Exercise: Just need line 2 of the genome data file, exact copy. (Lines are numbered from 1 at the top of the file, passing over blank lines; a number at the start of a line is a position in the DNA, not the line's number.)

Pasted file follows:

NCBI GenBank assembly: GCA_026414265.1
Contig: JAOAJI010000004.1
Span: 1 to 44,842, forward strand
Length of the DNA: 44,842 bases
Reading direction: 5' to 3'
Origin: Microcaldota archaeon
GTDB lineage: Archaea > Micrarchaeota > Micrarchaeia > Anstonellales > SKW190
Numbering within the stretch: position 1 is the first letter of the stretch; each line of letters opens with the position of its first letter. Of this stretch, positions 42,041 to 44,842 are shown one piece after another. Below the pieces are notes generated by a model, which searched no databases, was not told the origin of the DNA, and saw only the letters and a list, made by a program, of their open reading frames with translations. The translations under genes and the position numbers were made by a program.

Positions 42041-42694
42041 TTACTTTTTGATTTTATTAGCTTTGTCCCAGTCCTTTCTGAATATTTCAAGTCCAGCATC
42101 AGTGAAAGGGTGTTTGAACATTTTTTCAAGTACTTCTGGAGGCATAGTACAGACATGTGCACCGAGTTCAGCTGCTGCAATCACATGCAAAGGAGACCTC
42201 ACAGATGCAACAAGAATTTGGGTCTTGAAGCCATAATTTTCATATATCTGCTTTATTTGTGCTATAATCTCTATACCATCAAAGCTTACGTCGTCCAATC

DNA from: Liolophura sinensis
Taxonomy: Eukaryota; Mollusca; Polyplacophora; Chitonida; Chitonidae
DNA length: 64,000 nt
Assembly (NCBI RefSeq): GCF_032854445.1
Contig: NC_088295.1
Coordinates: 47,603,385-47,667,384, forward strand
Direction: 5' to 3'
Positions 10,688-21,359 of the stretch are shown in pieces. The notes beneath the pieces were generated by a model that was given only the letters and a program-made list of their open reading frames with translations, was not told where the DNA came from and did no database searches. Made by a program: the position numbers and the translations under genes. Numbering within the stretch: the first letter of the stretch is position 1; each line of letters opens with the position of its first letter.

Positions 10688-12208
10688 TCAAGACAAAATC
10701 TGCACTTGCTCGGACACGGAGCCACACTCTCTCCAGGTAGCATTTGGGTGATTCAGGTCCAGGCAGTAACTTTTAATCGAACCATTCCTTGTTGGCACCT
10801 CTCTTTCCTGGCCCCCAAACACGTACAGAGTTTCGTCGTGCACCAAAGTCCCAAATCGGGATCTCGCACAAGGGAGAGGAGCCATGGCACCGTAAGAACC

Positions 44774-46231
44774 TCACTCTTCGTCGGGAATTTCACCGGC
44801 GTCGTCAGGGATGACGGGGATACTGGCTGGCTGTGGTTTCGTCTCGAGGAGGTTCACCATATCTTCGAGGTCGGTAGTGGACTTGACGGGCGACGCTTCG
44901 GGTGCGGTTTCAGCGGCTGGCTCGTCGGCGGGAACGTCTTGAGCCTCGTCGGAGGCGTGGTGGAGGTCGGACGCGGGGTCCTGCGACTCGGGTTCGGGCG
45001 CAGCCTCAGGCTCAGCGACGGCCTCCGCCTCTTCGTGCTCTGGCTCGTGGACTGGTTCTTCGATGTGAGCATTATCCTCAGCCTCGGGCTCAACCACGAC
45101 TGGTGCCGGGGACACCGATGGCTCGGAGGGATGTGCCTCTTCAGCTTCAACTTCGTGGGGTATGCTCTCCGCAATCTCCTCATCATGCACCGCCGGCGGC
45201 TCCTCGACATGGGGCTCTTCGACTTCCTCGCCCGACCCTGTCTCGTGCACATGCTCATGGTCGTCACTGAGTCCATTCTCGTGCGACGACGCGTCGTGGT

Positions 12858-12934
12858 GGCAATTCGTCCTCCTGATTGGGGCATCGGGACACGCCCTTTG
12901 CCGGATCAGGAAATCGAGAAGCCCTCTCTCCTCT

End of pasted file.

Contig: JAOAJI010000004.1